NTSB: Pilot Passed Two Airports Before Crash That Killed Four

CRYSTAL LAKE, Ill. (STMW) — A pilot passed up two chances to land at suburban airports — because he didn’t want to get stranded — just minutes before crashing near Crystal Lake last month, killing his two daughters and one of the girls’ boyfriends.

Central Indiana businessman Ray Harris was flying his daughter Ramie back to Wheaton College on Nov. 26 when the single-engine plane crashed.

Killed in the crash were Harris, 46; his daughters Ramie, 21, and Shey, 20; and Shey’s boyfriend, Chris Backus, 22, of Eau Claire, Wis.

Ray Harris was headed to DuPage Airport in West Chicago but “inadvertently flew over the airport,” according to a preliminary report released Thursday by the National Transportation Safety Board.

He reversed course in an attempt to return to the airport but lost sight of it. He told a controller he was not sure if he wanted to land there because he did not want to “get in there and get stuck all day” due to the weather.

Weather conditions at the airport included overcast clouds at 900 feet above ground level, 1-3/4 miles visibility in light rain and mist, the report said.

After missing the airport, the controller told Ray Harris to try to land at Chicago Executive Airport which required “visual flight rules conditions.”

Harris told the controller that the flight was “in and out of the clouds right now.” And when the controller asked if he was qualified for instrument flight rules (IFR), he said he was in training and “I’ve let this get around me.”

About 10:12 a.m., the pilot told a controller he would head to the Chicago Executive Airport but later told them he was no longer heading there. He commented that he didn’t want to “mess with the weather” and didn’t want to “get stuck in here,” the report said.

That was the last the controller heard before the crash.

The plane hit a tree and an open agricultural field about four miles north-northwest of Lake in the Hills Airport about 10:30 a.m. Tree limbs were found broken all over the area and the debris field was about 400 feet long.

All that was left of the plane was the fuselage, right wing and horizontal stabilizer. The engine and propeller had separated from the frame and were found north of the wreckage, the report said.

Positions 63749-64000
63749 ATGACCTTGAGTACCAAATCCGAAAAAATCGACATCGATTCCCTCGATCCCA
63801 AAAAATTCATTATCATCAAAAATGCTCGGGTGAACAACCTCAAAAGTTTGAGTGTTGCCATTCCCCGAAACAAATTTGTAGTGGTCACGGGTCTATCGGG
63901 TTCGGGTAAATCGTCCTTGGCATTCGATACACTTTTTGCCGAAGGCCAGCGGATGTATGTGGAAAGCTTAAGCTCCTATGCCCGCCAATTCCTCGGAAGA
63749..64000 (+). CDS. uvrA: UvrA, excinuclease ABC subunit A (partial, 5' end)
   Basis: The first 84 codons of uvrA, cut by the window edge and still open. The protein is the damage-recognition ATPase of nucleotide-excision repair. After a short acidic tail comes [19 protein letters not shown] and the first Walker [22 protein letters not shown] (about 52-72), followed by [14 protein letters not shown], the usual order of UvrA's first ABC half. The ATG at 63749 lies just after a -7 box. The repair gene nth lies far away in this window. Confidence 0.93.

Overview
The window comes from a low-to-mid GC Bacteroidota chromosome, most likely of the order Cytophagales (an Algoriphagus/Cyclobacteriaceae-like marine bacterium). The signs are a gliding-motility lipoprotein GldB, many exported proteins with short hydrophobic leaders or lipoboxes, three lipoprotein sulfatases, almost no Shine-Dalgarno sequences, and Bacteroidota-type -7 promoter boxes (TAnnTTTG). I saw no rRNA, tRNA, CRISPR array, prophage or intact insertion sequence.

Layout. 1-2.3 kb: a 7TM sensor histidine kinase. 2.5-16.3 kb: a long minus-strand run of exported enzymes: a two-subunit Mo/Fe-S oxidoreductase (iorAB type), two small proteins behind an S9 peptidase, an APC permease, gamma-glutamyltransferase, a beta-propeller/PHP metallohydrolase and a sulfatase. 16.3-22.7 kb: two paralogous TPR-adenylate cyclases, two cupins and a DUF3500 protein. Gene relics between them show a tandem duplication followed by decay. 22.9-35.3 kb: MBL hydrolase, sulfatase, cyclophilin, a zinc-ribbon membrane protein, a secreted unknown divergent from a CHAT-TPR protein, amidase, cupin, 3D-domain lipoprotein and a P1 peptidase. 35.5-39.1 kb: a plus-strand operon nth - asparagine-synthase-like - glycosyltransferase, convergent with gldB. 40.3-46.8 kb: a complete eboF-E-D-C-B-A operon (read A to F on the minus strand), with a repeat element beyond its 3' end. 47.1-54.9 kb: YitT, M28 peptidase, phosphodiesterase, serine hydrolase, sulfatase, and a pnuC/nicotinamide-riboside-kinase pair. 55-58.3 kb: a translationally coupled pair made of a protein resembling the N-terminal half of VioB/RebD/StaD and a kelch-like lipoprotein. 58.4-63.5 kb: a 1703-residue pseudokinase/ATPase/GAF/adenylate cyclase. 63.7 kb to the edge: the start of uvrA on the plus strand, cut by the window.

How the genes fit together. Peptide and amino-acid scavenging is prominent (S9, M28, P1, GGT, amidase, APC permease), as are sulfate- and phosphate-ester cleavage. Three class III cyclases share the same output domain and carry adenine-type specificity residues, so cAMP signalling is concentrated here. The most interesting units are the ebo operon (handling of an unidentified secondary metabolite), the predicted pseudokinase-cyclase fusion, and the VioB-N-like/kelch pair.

(Source: Sun-Times Media Wire © Chicago Sun-Times 2010. All Rights Reserved. This material may not be published, broadcast, rewritten, or redistributed.)

  • Just Axin

    Didn’t it run out of gas? Good job, Dad!

  • dan

    Yeah kinda like when your on a road trip on the interstate and you say “I’ll gas up at the next exit” only to realize after it’s too late that the next exit is 50 miles away and you have 40 miles of gas in your tank……

    I think they should start tracking and make public just how many plane crashes are due to running out of gas-it happened to the band Lynyrd Skynrd.

    How would you like to be killed in your own bed due to some dumb azz flying a plane intoyour house because he ran out of gas!

  • DaveAgain

    Most likely he didn’t run out of gas. He was a visual flight rules pilot who flew into instrument flight rules conditions. Ie., he wasn’t qualified to fly using instruments only. This is like driving a car at 150 mph on a foggy day/night when you can’t see more than a 100 feet, or like driving at that speed with a tarp covering all your windows. His mistake was not maintaining flight in VFR – visual flight rules conditions and not landing while he could still see the ground.

  • darth

    his mistake was being too concerned about “getting stuck” because of weather and being too important to land and wait the weather out. Ignorance is the cause of many deaths.

  • Centurion

    Land the plane and be stuck for an hour or 2…or continue flying and KILL EVERYONE…..decisions…decisions.

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